LiAngelo Ball will bounce back, but many black teens don’t get that chance
They’re rarely allowed to be knuckleheads, going quickly from kids to thugs
LiAngelo Ball left UCLA earlier this week rather than serve out his suspension from the basketball program for allegedly shoplifting during a team trip to China. The 19-year-old is reportedly training for the NBA draft, preparing to launch his own line of the family’s Big Baller Brand shoes and presumably figuring out a world of new possibilities, none of which mirrors the options of other young black men who make foolish choices.
For many of those young men, the fall is farther, the landing harder, the operating space narrower and full of mines. It’s something that’s top of mind for me as the mother of a 15-year-old black son. A 2014 study published by the American Psychological Association found that black boys “are more likely to be mistaken as older, be perceived as guilty and face police violence if accused of a crime.” They’re seen “as responsible for their actions at an age when white boys still benefit from the assumption that children are essentially innocent,” according to Phillip A. Goff, the study’s author, who coincidentally worked at UCLA.
Especially lately, here’s what that means: There’s been this whole collapse of the normal adolescent space in which young people could make stupid mistakes and learn from those mistakes without them being fatal — or without them being sealants on a diminished future.
This collapse means that black teenage boys can’t engage in high jinks. They are rarely goofballs or knuckleheads, high-spirited or rambunctious in the media or popular culture. You see where I’m going with this. Without a doubt, some kids can be idiots, screw-ups or just jerks. But before the eyes of the nation, our sons go almost immediately from kids to thugs. From the Scottsboro Boys to the Central Park Five, it has ever been so. (William H. Bonney killed eight people, by the way, and he still got to be Billy the Kid.)
The story of LiAngelo Ball involves bad decisions and the sense that he knows better or should have, says Brittney Cooper, a professor of women’s and gender studies at Rutgers University and author of the forthcoming Eloquent Rage: A Black Feminist Discovers Her Superpower.
Especially for black folks, it’s the idea that you don’t want to be company over to somebody’s house and act the fool. That history and society will judge you harshly for playing that nut role, and so will your grandmother.
That said, Olympic swimmer Ryan Lochte was 32 when he and a few teammates vandalized a Rio de Janeiro gas station last year and he explained that he’d been “immature.” President Donald Trump called his 39-year-old son “a good boy,” and “an honest kid,” when it was found out he’d met with a Russian lawyer promising incriminating information on Hillary Clinton.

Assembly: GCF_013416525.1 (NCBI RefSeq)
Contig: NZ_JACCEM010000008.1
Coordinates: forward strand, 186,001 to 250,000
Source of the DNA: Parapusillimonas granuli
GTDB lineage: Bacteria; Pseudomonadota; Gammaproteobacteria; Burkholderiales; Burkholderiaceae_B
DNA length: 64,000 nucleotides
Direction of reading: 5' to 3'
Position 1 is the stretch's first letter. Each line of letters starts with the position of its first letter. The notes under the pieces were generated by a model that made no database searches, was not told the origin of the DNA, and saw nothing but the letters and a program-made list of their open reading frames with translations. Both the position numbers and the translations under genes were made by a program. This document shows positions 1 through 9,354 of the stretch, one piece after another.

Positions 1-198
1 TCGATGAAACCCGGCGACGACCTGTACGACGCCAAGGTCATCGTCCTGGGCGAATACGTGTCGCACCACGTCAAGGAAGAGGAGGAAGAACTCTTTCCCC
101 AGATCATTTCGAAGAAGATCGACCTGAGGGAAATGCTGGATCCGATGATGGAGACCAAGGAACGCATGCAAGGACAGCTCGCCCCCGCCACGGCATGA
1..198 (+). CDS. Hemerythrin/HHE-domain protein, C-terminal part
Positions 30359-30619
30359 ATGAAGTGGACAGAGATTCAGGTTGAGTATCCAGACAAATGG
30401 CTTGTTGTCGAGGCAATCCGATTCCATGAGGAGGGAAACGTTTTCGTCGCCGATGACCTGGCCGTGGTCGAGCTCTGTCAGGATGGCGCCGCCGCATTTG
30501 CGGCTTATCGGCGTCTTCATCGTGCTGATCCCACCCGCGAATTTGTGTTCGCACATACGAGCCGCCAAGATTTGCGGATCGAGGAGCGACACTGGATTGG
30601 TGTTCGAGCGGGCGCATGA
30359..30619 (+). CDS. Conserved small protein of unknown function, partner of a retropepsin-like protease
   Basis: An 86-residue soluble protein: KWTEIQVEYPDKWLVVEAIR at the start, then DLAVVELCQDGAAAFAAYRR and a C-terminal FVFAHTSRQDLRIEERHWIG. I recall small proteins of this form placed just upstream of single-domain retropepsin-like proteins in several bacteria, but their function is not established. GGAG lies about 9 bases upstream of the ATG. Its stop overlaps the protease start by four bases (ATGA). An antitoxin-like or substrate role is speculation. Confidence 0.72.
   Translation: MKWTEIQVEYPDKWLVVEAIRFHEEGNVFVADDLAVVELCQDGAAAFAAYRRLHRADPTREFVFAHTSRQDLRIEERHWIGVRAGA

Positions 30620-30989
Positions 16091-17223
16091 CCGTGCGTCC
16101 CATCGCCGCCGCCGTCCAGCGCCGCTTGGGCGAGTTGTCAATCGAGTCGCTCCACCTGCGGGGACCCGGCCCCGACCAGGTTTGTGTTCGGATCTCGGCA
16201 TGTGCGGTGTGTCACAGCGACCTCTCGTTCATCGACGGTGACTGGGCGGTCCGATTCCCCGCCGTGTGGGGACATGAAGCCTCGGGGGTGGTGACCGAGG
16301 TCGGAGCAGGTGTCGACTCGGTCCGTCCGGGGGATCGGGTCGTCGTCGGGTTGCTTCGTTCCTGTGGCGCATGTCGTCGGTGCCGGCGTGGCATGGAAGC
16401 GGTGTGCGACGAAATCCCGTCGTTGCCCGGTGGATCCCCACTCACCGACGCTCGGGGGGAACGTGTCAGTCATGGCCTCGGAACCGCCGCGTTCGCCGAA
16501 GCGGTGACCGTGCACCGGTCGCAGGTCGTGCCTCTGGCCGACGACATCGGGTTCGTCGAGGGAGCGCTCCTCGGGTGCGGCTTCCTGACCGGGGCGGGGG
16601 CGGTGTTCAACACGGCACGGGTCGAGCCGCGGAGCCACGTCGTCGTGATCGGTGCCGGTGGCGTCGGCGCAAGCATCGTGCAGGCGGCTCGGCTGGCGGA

But that boys-will-be-boys category was not afforded to 12-year-old Tamir Rice. He was inexperienced at life but was shot within seconds of Cleveland police pulling up on him while he held a toy gun in a park.
“Black kids deserve the right to be able to make mistakes and to not have those mistakes devastate their entire lives and their entire future,” Cooper said. “Black parents both have the right to push out that critique of the system and also to say to their children, ‘This is the world you living in and this world is no country for black people.’ That’s a thing we know.”
Bill Johnson, a father of two boys ages 12 and 15, grew up in a military family and has coached basketball and football for 10 years with the Bowie Boys & Girls Club in Maryland. As a coach, he said, he tries to instill “discipline and right-mindedness. My dad gave me the same thing. If you mess up, you’re not going to have choices.”
With the recent heightening of racial tensions, “black males in society are in a dangerous situation. If you’re successful, people are hating on you, and if you’re not, you’re the scum of the earth,” he said. He tries to instruct boys “in the basic fundamentals of life: work hard, do the right thing.” Because with all the perception in the world going against you, you don’t want any unforced errors.
If you get in trouble, if you break the law, the stakes are high, and second chances for black boys are iffy at best.
T.J. Jordan, a basketball coach at the McDonogh School in Baltimore, stresses to his players that when you’re already under a microscope, “you’ve got to make good decisions.” The ability to rebound after a blunder like the one made by LiAngelo Ball likely wouldn’t have been the case for a black kid lacking the wealth and fame of the Ball family, he speculates.
The privilege, especially the racialized privilege, to drop the ball, pick it back up and keep it moving isn’t reflexively accorded to a lot of the kids he’s seen. “When they go home, no one knows what their lives are like. Some have hiccups, and one hiccup can easily end their career,” Jordan said. The gym is their outlet, but a coach is always worried. “Make sure you’re doing the right thing on and off the court,” he urges players.
Because for ordinary young black men in the game of life, one fumble could end it all.